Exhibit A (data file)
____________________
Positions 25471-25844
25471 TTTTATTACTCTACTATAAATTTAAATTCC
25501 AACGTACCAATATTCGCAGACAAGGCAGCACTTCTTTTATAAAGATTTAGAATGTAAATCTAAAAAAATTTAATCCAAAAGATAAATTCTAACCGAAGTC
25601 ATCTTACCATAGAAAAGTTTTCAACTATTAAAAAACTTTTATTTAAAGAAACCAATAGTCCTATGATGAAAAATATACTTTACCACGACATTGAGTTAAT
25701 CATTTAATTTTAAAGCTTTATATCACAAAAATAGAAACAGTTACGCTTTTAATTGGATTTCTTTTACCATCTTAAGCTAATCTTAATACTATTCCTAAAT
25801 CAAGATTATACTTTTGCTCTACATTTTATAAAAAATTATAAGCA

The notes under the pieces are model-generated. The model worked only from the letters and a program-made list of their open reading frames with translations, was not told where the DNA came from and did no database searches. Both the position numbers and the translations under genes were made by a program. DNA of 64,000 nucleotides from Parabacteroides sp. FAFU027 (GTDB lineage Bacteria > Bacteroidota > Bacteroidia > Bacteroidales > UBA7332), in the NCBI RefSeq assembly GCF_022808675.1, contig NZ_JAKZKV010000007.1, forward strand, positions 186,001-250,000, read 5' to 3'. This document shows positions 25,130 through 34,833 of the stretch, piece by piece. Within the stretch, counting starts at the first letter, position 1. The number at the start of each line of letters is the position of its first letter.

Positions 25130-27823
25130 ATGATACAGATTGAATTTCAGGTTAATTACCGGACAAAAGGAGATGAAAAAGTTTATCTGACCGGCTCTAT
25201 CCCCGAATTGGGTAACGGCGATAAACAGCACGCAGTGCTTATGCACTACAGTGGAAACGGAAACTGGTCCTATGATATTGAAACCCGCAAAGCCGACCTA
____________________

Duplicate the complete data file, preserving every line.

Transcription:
Positions 25471-25844
25471 TTTTATTACTCTACTATAAATTTAAATTCC
25501 AACGTACCAATATTCGCAGACAAGGCAGCACTTCTTTTATAAAGATTTAGAATGTAAATCTAAAAAAATTTAATCCAAAAGATAAATTCTAACCGAAGTC
25601 ATCTTACCATAGAAAAGTTTTCAACTATTAAAAAACTTTTATTTAAAGAAACCAATAGTCCTATGATGAAAAATATACTTTACCACGACATTGAGTTAAT
25701 CATTTAATTTTAAAGCTTTATATCACAAAAATAGAAACAGTTACGCTTTTAATTGGATTTCTTTTACCATCTTAAGCTAATCTTAATACTATTCCTAAAT
25801 CAAGATTATACTTTTGCTCTACATTTTATAAAAAATTATAAGCA

The notes under the pieces are model-generated. The model worked only from the letters and a program-made list of their open reading frames with translations, was not told where the DNA came from and did no database searches. Both the position numbers and the translations under genes were made by a program. DNA of 64,000 nucleotides from Parabacteroides sp. FAFU027 (GTDB lineage Bacteria > Bacteroidota > Bacteroidia > Bacteroidales > UBA7332), in the NCBI RefSeq assembly GCF_022808675.1, contig NZ_JAKZKV010000007.1, forward strand, positions 186,001-250,000, read 5' to 3'. This document shows positions 25,130 through 34,833 of the stretch, piece by piece. Within the stretch, counting starts at the first letter, position 1. The number at the start of each line of letters is the position of its first letter.

Positions 25130-27823
25130 ATGATACAGATTGAATTTCAGGTTAATTACCGGACAAAAGGAGATGAAAAAGTTTATCTGACCGGCTCTAT
25201 CCCCGAATTGGGTAACGGCGATAAACAGCACGCAGTGCTTATGCACTACAGTGGAAACGGAAACTGGTCCTATGATATTGAAACCCGCAAAGCCGACCTA